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Attorney General Sign. (Photo: Kevin Sanders for California Globe)

What the Attorney General Candidates are Saying About ‘Quality of Life’ Offenses

Low-level drug use and dealing, prostitution, loitering, nuisance, burgeoning homelessness

By Thomas Buckley, May 16, 2022 10:05 am

Law enforcement concepts, like so many other things in life, tend to shift in the wind.

Until rather recently, most of California had embraced a “tough on crime” approach – including three strikes laws and – in many jurisdictions – a “broken windows” enforcement philosophy (embracing the idea that letting the “small” stuff slide only encourages the growth of the “big” stuff.)

And that approach seemed to be working well, with crime rates hovering around historically low rates for years.

But then, things changed to the point that what is now considered “big stuff” seems dubiously unclear while the “small stuff” has been ignored, in some locations aggressively and intentionally so.

This shift over the past few years has led to a host of problems – including rising crime rates and an uneasy general sense of lawlessness – that touch the everyday lives of many Californians.

So to end our series, we’ve asked the Attorney General candidates the following question:

What are commonly referred to as “quality of life” offenses – low-level drug use and dealing, prostitution, loitering, nuisance, etc. – have essentially been de-criminalized in the state.  How has this exacerbated the burgeoning homelessness problem and would you as Attorney General favor a form of “broken windows” law enforcement policy to curb this issue?

Nathan Hochman. (Photo: Nathan Hochman for Attorney General)

Nathan Hochman:

The “spiral of lawlessness” in California started with “quality of life” offenses where criminals realized that they could commit them with impunity. That spiral, like the “broken windows” perspective, can only be stopped and sent in the other direction by having an Attorney General willing to enforce the law and work with state legislators to pass sensible laws that address the root of the problems.

Rising  homelessness is an example both of this problem and the potential solution. Since over 70% of the homeless population suffers from serious mental health issues, substance abuse disorders, or both, just providing them with housing and allowing them to commit “quality of life” crimes to feed their addictions and will not solve the problem. Instead, while treating them humanely and providing them with shelter, we need to ensure the public’s right to public spaces and pass laws that allow courts under specific circumstances to order mandatory mental health and/or substance abuse treatment.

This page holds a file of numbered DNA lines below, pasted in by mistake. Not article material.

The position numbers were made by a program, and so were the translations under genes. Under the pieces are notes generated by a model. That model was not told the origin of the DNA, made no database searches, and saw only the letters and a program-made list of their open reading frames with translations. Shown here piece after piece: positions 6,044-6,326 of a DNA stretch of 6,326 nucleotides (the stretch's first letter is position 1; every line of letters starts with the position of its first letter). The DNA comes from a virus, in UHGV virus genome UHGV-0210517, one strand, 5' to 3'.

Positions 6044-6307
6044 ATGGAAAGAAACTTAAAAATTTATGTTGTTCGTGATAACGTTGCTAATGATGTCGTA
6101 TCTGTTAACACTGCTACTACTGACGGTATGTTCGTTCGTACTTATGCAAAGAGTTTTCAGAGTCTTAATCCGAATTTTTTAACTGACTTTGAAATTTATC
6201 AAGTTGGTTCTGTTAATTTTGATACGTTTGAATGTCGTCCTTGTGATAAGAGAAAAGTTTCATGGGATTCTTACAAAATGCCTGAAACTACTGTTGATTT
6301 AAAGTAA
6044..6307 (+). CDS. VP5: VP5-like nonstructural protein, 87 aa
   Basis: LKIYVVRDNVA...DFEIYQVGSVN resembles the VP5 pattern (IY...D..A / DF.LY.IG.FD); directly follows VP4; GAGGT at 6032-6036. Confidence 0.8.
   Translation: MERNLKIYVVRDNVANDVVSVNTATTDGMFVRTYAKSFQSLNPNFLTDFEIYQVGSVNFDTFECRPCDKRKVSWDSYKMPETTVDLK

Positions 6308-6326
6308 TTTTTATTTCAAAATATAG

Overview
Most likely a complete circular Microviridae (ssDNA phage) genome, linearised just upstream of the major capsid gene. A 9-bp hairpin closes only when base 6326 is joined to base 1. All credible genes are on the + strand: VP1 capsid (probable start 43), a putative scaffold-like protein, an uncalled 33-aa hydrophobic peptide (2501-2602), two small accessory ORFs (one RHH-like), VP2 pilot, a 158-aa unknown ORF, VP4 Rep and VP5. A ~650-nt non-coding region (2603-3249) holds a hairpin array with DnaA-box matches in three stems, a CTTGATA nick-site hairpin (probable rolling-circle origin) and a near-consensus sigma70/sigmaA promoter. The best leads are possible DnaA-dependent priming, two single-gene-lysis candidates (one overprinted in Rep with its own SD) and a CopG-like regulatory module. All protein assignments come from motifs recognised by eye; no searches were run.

I also see  the Los Angeles Homeless Outreach Services Team (HOST) as a model to follow statewide, where county social service providers, non-profits, and law enforcement work together to provide a place for the homeless to go, combined with enforcement when they refuse to take the opportunity presented to them.

Anne Marie Schubert. (Photo: Anne Marie Schubert for Attorney General)

Anne Marie Schubert:

Our homeless problem is more about mental health and addiction crises than housing. What we are allowing to happen in our state is inhumane. Women are being exploited, children are being killed by fetanyl and we are letting fellow human beings waste away in their own filth because the ACLU and politicians like Rob Bonta insist they have a right to do so.

It’s immoral.

I want to see the billions we’re pouring into this problem put into shelter first, housing earned policies that provide treatment. And then we must enforce our laws. I will go after the cartels and the street dealers who are poisoning this population.

Eric Early. (Photo: Eric Early for Attorney General)

Eric Early:

I have a plan for addressing homelessness which can be seen at my website:  www.ericearlyforca.com

Daniel Kapelovitz:

First of all, most of these crimes have not been de-criminalized all over the state.  Drug dealing has not only not been de-criminalized, it is usually charged as a felony.  However, most so-called “quality of life” offenses should be de-criminalized. People with substance abuse or mental health issues should get treatment, not incarceration.  Offenses related to homelessness should not be criminalized.  As for the “broken windows” theory, it has pretty much been debunked and has resulted in racist stop-and-frisk policies.

Attorney General Rob Bonta:

On the Attorney General’s campaign website, here is what he lists as his “issues:”

Stopping Gun Violence

Fighting Hate & Protecting Our Civil Rights

Stopping Transnational Criminal Organizations & Helping Victims of Crime

Protecting Health Care & Reproductive Freedom

More Safety & Fairness in Our Justice System

Standing Up to Powerful Interests Who Cheat Consumers

Justice For Workers & Tackling the Underground Economy

Taking on Big Polluters

Standing Up for Immigrant Communities

It may just be me, but I don’t see “reducing crime” as one of his priorities.

But we knew that already.

And that ends of Attorney General candidates question and answer series.  We hope you have found it informative and we appreciate your comments and readership.

You can read all seven of the Attorney General articles HERE.

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